The Author’s Corner with Benjamin Park

CoverBenjamin Park is Assistant Professor of History at Sam Houston State University. This interview is based on his  new book, Kingdom of Nauvoo: The Rise and Fall of a Religious Empire on the American Frontier (W.W. Norton/Liveright, 2020).

JF: What led you to write Kingdom of Nauvoo?

BP: While I was a student at Brigham Young University, I had the chance to spend an entire semester in Nauvoo as part of their “Semester Away” program. While there, I fell in love with both the city and with history in general; it was that semester that I changed my major from pre-medicine to English and history. While my interests took me elsewhere for my dissertation and first book, I was drawn back to Nauvoo in 2016 when the LDS Church published the detailed minutes for the “Council of Fifty,” a clandestine and scandalous organization that Joseph Smith created the final year of his life with the intent to become the new world government. I decided that now was the time to use my new historical tools on my old fascination, and the book was born.

JF: In two sentences, what is the argument of Kingdom of Nauvoo?

BP: We now take the concept of democracy for granted, but we often forget what a new and scary concept it was in the early nineteenth century. The story of Nauvoo—a city that appeared on the swampy shores of the Mississippi River in 1839 and grew to over twelve thousand residents within five years—reveals a moment when the democratic system failed, as both those within and without the city turned to extralegal and, in the end, violent measures to preserve the peace.

JF: Why do we need to read Kingdom of Nauvoo?

BP: Mormons are often treated as outliers to the American religious and political story—quixotic curiosities rarely deserving prolonged attention. But Kingdom of Nauvoo aims to show, through a fascinating story of political intrigue, sexual rumors, and conspired murder, that the story of Nauvoo tells us much about the central issues for understanding antebellum America, as well as the democratic legacies that remain with us today.

JF: Tell us a little bit about the primary sources you used for this project.

BP: Mormons were a record-keeping people, and this was especially the case in Nauvoo. I was fortunate to have hundreds of contemporary sources ranging from letters, diaries, and newspapers that flesh out the story of the thousands of people who lived in the city. Many of these, including the Council of Fifty minutes, were unavailable to historians until very recently, making this a story that could only now be fully known.

JF: What is your next project?

BP: I am privileged to be the editor of Blackwell’s A Companion to American Religious History, which features chapters from thirty brilliant scholars that demonstrate religion’s centrality to American history. The volume will be available at the end of this year. I am also just starting on a book about the role religion played in the rise of militant abolitionism during the decades leading up to the Civil War.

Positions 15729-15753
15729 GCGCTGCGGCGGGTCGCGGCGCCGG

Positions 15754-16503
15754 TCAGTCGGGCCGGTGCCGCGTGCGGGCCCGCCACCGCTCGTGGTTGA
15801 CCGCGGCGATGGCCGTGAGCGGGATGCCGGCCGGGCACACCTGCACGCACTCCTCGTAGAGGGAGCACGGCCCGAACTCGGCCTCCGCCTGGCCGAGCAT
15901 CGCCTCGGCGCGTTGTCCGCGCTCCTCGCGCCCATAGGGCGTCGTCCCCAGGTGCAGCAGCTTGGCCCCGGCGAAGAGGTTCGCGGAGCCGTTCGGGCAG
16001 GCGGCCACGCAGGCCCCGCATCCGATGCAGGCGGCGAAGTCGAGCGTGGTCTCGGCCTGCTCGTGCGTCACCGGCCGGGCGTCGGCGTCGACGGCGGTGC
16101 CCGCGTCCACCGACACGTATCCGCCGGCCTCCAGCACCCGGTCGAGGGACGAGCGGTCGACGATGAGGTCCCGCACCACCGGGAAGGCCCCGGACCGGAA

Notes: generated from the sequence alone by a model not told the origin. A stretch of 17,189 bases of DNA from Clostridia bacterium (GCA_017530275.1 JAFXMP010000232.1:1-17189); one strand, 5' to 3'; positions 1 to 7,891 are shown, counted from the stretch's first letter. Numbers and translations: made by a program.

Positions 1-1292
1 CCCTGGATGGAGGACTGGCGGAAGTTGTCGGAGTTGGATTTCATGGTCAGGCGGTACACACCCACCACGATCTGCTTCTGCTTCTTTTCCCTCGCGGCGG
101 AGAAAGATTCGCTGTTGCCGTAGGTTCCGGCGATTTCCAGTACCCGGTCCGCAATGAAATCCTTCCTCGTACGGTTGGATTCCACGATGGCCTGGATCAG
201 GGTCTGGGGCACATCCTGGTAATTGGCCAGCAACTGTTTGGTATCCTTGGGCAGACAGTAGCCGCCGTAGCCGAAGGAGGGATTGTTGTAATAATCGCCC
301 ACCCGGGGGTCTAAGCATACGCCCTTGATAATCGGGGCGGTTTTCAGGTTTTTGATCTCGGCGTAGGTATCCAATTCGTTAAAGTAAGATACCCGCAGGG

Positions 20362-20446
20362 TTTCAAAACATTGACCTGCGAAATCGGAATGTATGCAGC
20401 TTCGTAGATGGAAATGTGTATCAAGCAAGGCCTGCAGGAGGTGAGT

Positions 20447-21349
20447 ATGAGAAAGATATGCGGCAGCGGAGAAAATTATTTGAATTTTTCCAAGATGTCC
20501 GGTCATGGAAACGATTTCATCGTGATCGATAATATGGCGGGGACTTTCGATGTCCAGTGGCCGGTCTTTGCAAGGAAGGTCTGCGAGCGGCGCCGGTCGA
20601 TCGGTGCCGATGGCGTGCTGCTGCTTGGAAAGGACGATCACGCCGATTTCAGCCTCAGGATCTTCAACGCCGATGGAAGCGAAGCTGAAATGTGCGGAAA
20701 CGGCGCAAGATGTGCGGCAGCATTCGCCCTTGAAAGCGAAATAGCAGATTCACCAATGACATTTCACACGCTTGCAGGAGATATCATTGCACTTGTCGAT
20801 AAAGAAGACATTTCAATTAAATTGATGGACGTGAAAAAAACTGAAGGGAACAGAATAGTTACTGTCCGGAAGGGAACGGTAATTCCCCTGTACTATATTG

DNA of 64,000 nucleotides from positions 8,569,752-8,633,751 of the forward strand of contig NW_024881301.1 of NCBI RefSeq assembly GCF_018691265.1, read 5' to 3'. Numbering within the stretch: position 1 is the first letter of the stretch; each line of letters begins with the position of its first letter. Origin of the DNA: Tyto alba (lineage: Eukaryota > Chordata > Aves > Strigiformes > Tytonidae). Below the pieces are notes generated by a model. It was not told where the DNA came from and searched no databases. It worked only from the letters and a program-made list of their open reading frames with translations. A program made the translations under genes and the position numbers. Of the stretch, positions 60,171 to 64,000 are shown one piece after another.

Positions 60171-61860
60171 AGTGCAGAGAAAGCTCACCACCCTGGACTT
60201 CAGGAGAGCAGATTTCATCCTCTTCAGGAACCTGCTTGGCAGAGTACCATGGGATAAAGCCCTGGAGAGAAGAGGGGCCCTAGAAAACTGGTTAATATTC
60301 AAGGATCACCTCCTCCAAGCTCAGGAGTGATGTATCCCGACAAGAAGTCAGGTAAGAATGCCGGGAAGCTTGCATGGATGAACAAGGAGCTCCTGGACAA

JF: Thanks, Ben!

The Complex Nature of Mormon Politics

15f54-mormon-moment

I haven’t seen this much writing about Mormons since Romney ran for president in 2012.

Over at NBC News,  historian Benjamin Park puts Mitt Romney’s impeachment trial vote to remove Donald Trump from office into some historical and religious context.  Here is a taste of his piece, “How Mitt Romney’s Impeachment Vote Was Influenced by His Mormon Faith“:

Members of the Mormon tradition once refused to fit into traditional political boundaries: Early members of the church typically threw their votes behind candidates on a case-by-case basis, predicated upon pledged support. And when political circumstances looked dire, they were not afraid of bold actions. Joseph Smith, the founding prophet of the faith, ran for president in 1844 and, once the church was settled in Utah, they formed their own political party in opposition to the national establishment. It was only in the 20th century, when the church and its members yearned for credibility and acceptance, that they embraced America’s two-party system.

But as the decades evolved, Utah’s vote transitioned as well. While the state at first featured two vibrant parties, after World War II — and especially following the culture wars of the 60s and the 70s — the “Mormon vote” became more or less synonymous with the “Republican Vote.” This was primarily due to a vocal LDS leadership who echoed anti-communist policies and anti-liberal social ideas, but it was also rooted the demographic makeup of Utah that positioned them with similar red states in the post-war era. Pew polling even revealed Mormons to be the most Republican religion in the nation.

So the fact that entrenched dissatisfaction with the current Republican establishment among the Mormon population has continued well into Trump’s administration is not surprising. A number of Trump’s most prominent Republican critics — including Romney, McMullin and Flake — are Mormon. And polling demonstrates that support for Trump continues to lag among Latter-day Saints voters compared to other Republican constituencies. It appears Mormons are less likely to simply overlook the morality issues that other white Christians broadly ignore, and less willing to make a pragmatic, silent sacrifice of principles for party unity.

Read the entire piece here.

The Author’s Corner with Quincy Newell